Motivation is Key to Orphans’ Academic Success


Studying isn’t the most exciting activity for a lot of children. Even the young orphans that we help care for aren’t spared from the usual school doldrums. However, when academic proficiency is not only necessary, but life-saving – which is the case for orphaned youth in Eastern Europe -- it must be undertaken with even more diligence and responsibility.

The main deterrent for most children in the Perlynka orphanage is lack of motivation. Often, when there is a long break, such as summer vacation, the children take awhile to readjust and get back on track. It’s even more challenging for those who have just arrived at the orphanage.

The pace at which this obstacle is overcome can vary – some of the children are better able to motivate themselves independently, while others need that extra push from Allies volunteers and their teachers. In the latter’s case, there’s no “one-solution-fits-all” formula; every child is different after all, and just as each learns differently, so does each get motivated differently.

Proficiency levels also differ, depending on the subject. Some may do better in Geometry than others, while others do better in Science and Math. English is more difficult to learn for all; at the start of the school year, there was a lack of language instructors, making it more challenging for the students to catch up.

Despite all these road blocks, Allies volunteers are confident the children will prevail. Each time homework is provided, the volunteer team makes sure to talk about responsibilities, and how, as one grows up and enters adulthood, these responsibilities (i.e. taking care of the family, building healthy relationships with other people) become more complex and necessary. The volunteers also touch on consequences and carelessness, hoping to encourage the children to be more diligent and mindful of their own studies.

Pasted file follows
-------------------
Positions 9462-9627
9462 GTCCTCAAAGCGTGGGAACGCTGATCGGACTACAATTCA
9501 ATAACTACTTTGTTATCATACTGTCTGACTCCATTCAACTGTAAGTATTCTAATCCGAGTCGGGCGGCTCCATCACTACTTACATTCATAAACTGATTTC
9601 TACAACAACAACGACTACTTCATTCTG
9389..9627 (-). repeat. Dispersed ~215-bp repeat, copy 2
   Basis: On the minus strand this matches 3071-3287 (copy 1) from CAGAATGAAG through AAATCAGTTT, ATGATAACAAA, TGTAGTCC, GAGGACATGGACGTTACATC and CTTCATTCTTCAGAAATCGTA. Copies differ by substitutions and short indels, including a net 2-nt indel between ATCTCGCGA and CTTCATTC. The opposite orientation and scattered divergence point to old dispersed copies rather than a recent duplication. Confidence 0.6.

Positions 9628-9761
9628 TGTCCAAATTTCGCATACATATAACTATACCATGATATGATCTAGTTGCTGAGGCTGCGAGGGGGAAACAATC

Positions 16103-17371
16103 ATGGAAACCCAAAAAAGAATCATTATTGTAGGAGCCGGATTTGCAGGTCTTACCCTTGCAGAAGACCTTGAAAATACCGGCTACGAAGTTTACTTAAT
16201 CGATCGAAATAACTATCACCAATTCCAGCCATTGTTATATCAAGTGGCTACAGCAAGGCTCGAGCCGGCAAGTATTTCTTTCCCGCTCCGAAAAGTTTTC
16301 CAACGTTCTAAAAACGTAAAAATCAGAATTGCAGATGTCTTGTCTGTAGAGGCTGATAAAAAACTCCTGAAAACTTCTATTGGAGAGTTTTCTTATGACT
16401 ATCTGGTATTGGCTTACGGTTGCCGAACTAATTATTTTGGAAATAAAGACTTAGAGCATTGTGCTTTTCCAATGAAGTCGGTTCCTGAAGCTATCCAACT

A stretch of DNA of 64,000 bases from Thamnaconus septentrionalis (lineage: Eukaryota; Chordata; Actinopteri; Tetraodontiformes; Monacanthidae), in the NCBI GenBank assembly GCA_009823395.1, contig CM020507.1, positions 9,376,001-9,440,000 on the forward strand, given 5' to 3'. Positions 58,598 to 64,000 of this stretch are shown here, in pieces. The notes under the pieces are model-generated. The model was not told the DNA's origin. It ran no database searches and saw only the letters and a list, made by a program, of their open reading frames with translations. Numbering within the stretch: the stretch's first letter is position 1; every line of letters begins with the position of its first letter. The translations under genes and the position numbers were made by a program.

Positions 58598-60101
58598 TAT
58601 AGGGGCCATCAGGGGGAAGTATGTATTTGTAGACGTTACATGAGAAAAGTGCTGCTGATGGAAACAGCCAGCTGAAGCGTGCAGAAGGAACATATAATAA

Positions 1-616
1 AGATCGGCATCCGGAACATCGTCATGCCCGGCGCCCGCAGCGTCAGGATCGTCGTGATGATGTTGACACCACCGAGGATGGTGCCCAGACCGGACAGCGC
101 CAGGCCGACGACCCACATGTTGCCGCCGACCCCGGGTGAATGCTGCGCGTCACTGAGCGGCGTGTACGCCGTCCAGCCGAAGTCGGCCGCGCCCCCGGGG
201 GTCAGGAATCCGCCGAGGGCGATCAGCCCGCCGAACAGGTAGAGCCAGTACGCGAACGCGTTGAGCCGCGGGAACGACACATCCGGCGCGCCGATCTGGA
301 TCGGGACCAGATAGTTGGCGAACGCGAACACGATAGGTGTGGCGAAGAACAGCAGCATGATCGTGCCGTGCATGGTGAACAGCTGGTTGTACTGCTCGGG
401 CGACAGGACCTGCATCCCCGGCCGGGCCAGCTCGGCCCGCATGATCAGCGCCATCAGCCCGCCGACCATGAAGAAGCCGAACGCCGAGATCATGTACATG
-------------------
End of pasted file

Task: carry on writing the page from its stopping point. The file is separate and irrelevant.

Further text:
Irina, a mom of 4 and certified in providing assistance to children whose parents have lost rights, has been volunteering in Perlynka as a teacher. She has a good relationship with the children, and loves them dearly.

“I got to know some of the workers and children from the orphanage at our local church,” Irina shared fondly. “They attend Sunday services and Sunday school. I try different ways of helping the children with their studies and homework, as well as explain to them why they are studying.”

Helping these children find the motivation to seriously pursue their studies is one out of the many things in Allies’ to-do list. For orphans in Eastern Europe, a good academic standing means not only better career opportunities in the future, but also access to a safer, smoother path, one that leads them away from dangers that continue to claim vulnerable children and teens. As we enter a new year, we hope and trust in your continued support in carving out that path, and saving more young lives in Eastern Europe.

 

 

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